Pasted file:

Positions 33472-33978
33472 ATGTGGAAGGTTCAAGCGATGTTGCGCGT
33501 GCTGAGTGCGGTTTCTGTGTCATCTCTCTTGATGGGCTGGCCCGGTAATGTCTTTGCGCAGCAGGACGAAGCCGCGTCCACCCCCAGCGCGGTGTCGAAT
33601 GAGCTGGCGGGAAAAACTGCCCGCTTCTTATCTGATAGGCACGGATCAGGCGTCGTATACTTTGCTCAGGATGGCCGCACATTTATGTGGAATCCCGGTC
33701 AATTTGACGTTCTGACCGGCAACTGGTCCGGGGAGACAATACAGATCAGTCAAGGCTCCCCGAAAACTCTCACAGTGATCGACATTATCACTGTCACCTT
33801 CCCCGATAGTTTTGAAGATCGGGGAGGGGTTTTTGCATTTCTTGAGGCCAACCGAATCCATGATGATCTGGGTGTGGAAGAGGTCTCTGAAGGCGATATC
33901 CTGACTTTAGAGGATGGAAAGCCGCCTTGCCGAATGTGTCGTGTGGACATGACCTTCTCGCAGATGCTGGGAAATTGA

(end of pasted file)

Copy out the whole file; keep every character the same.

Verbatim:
Positions 33472-33978
33472 ATGTGGAAGGTTCAAGCGATGTTGCGCGT
33501 GCTGAGTGCGGTTTCTGTGTCATCTCTCTTGATGGGCTGGCCCGGTAATGTCTTTGCGCAGCAGGACGAAGCCGCGTCCACCCCCAGCGCGGTGTCGAAT
33601 GAGCTGGCGGGAAAAACTGCCCGCTTCTTATCTGATAGGCACGGATCAGGCGTCGTATACTTTGCTCAGGATGGCCGCACATTTATGTGGAATCCCGGTC
33701 AATTTGACGTTCTGACCGGCAACTGGTCCGGGGAGACAATACAGATCAGTCAAGGCTCCCCGAAAACTCTCACAGTGATCGACATTATCACTGTCACCTT
33801 CCCCGATAGTTTTGAAGATCGGGGAGGGGTTTTTGCATTTCTTGAGGCCAACCGAATCCATGATGATCTGGGTGTGGAAGAGGTCTCTGAAGGCGATATC
33901 CTGACTTTAGAGGATGGAAAGCCGCCTTGCCGAATGTGTCGTGTGGACATGACCTTCTCGCAGATGCTGGGAAATTGA